The term “forklift” covers a wide range of items and equipment used to move pallets and transport heavy loads. The term can be applied to anything from a simple, non-powered pallet lifter to a forked lifting device guided by a standing or walking operator, to a very large high-capacity lifting device with a seat for the operator and a covered, all-weather cabin. Different forklift designs come with different operational requirements, and of course, they also come with different hazards.

While handling propane- or battery-driven ride-on lifters, operators need to keep a close eye on equipment maintenance, the weight and position of the load, and the speed and direction of motion. Operators also need to pay close attention to another serious hazard: pedestrians in the work area.

In many ways, driving a forklift is like driving a car. 1) Pedestrians always have the right of way; 2) Pedestrians should be paying attention and taking responsibility for their own safety, but they sometimes don’t; and 3) pedestrians can appear behind or in close proximity to a working forklift without warning.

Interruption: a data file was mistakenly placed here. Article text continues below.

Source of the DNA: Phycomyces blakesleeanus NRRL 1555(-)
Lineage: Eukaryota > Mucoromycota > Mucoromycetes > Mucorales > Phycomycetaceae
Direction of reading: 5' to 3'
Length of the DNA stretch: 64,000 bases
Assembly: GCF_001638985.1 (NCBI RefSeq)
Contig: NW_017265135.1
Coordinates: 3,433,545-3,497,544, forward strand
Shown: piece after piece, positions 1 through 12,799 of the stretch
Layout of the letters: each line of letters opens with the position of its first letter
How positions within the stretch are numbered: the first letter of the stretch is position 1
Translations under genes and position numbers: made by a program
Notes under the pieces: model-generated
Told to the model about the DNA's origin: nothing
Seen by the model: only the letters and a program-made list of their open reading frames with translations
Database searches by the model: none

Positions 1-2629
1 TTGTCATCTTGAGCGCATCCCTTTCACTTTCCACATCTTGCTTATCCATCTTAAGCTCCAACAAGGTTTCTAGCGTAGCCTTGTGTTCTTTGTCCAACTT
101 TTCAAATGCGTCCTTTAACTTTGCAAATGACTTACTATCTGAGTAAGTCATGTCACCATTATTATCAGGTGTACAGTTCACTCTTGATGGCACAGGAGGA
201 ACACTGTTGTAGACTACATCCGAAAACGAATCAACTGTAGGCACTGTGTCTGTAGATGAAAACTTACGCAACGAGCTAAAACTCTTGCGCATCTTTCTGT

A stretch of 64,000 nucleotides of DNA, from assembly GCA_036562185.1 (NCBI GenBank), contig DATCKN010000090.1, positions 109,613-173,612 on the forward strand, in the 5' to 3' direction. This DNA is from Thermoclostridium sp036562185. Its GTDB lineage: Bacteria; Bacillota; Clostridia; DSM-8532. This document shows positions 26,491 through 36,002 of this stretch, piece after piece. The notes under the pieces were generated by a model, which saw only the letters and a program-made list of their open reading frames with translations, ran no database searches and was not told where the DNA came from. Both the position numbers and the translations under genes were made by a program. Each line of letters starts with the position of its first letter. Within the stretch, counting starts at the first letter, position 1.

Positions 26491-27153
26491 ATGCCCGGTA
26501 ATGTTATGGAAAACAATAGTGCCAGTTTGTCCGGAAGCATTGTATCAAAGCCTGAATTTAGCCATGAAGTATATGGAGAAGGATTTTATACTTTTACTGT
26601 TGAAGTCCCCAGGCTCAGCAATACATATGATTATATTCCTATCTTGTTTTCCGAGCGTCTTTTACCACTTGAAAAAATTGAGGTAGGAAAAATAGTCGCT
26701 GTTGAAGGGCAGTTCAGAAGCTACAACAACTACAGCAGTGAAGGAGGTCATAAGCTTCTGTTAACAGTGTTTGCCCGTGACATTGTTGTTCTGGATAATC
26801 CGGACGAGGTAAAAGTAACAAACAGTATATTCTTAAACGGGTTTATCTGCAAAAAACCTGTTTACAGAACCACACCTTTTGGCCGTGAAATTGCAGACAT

Workplace-specific pedestrian hazards.

In most warehouses and distribution centers, pedestrians and forklift operators need to occupy the same space, and both parties tend to be focused on tasks, easily distracted and compromised by ambient noise, sound-blocking ear protection and visual obstructions. But in a collision between the two, the pedestrian can suffer serious injury, even if the lift truck is moving very slowly. Forklift operators should bear in mind that very slow speeds and the presence of signaling equipment and mirrors are not sufficient to prevent injuries and accidents. Operators still need to exercise constant caution and situational awareness in active work areas.

Preflight equipment checks.

Before operating any form of ride-on lifting equipment, drivers should check to make sure all lights and auditory signaling functions are working properly. Mirrors and seating should be adjusted for maximum visibility (some lift trucks can be programed with customized settings for each user). Pedestrians should also be made aware of the presence of all vehicular hazards in the workspace, including lift trucks.

Safe operation in pedestrian areas.

No pedestrians should ever stand or walk beneath elevated forks, regardless of the presence of a load. Pedestrians should not stand or walk behind a moving lift truck, especially on an incline. And operators should not reverse or move in a visually obstructed direction without proper signaling. Operators should not allow any person to stand or climb on the forks or mast. Pedestrians should be forbidden to enter areas where forklifts are moving at high speeds.

For more information on maintaining safe operation in a workspace shared by pedestrians and forklifts, contact the lifting equipment experts at Liftow.